By Sandy K. Johnson

What happens when big data meets microbiology? In the case of food contamination and people who are sickened by it, DNA sequencing has been a game-changer.

Dr. Robert Tauxe, director of the food-borne diseases division at the Centers for Disease Control and Prevention, said the cost and speed of sequencing DNA from bacteria has dropped from hundreds of thousands of dollars and a year’s time to $100 and a few hours.

That means all the difference when the CDC and health departments are investigating the sources of food-borne illnesses, which sicken 48 million Americans each year and turn deadly for 3,000.

Close genetic similarity means greater confidence that a group of infections may share a common origin, allowing CDC investigators to be more focused, Tauxe told National Press Foundation fellows.

As an example, he cited the E. coli outbreak from romaine lettuce in 2018 that killed five people and sickened 210 others in 36 states. Investigators were able to trace the outbreak to lettuce fields along an irrigation canal near Yuma, Arizona.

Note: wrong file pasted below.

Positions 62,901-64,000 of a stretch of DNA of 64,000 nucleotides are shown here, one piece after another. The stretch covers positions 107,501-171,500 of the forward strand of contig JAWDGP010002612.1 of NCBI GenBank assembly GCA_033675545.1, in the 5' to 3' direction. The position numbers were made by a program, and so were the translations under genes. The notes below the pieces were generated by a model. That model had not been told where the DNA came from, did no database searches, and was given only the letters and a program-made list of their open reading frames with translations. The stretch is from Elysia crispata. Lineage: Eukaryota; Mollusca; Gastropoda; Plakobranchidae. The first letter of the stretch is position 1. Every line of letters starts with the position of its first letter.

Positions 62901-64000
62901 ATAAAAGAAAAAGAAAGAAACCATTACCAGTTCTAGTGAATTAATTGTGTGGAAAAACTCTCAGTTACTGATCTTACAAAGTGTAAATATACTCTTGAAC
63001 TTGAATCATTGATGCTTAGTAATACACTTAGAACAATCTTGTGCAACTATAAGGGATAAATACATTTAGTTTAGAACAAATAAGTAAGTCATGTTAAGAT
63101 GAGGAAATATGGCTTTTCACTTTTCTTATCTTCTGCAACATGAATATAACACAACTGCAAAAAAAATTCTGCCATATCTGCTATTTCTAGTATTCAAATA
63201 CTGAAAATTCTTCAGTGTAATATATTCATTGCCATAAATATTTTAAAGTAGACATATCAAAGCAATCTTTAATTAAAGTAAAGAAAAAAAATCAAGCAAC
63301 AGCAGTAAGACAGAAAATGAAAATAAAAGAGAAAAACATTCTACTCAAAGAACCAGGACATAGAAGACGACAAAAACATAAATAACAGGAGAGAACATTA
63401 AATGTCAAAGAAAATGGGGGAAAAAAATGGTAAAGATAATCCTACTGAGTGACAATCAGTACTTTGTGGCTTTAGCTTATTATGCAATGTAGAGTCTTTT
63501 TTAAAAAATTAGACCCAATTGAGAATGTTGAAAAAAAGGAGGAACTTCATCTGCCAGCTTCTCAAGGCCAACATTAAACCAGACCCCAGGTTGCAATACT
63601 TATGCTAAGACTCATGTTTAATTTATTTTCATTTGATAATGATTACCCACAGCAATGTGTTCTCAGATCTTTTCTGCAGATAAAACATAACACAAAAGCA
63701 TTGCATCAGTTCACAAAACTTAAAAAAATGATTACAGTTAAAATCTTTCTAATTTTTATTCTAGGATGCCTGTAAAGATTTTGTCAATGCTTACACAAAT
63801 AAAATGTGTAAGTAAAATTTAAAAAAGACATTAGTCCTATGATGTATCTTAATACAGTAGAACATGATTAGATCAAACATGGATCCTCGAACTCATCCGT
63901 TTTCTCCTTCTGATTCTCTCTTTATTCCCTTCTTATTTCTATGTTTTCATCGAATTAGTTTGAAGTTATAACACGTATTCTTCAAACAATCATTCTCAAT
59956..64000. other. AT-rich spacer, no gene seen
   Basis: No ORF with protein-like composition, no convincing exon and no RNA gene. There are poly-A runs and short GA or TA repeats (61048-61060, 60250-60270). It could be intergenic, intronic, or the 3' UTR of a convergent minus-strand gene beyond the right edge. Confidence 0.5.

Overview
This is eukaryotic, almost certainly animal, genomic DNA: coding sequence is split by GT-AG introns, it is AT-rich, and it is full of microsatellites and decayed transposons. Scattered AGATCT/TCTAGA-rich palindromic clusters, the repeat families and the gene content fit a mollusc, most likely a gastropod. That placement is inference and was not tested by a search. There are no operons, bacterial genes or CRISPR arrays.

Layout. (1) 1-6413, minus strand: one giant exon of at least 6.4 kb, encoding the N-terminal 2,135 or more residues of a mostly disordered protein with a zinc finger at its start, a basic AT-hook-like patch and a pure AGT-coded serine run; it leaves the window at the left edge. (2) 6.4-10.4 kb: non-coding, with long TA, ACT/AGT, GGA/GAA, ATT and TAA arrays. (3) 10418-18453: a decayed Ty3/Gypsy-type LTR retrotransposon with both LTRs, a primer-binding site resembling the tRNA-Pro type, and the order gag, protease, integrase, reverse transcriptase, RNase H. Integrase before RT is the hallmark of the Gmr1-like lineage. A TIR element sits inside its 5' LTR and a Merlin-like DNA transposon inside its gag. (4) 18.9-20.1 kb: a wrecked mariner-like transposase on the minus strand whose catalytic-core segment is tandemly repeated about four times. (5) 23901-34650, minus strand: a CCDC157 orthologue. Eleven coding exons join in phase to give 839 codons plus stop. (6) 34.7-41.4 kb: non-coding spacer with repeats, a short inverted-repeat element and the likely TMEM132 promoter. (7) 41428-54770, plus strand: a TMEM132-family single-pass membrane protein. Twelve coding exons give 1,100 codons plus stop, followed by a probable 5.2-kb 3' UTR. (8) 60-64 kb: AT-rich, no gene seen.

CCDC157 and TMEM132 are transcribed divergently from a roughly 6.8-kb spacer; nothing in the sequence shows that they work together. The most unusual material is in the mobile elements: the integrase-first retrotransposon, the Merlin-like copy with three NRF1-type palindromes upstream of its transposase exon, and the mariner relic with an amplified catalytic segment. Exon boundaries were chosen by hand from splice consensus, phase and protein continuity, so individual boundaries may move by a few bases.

Tauxe looked into his crystal ball and described what future food-borne illness outbreaks might look like.

They may be much broader – i.e., not just in counties or states but across national borders. They may last much longer than current outbreaks. And they may be antibiotic-resistant, although Tauxe is confident that gene sequencing can identify “new weird genes appearing for the first time.”

Tauxe said CDC investigators have something in common with journalists – “that relentless questioning ability and pursuit of the facts.”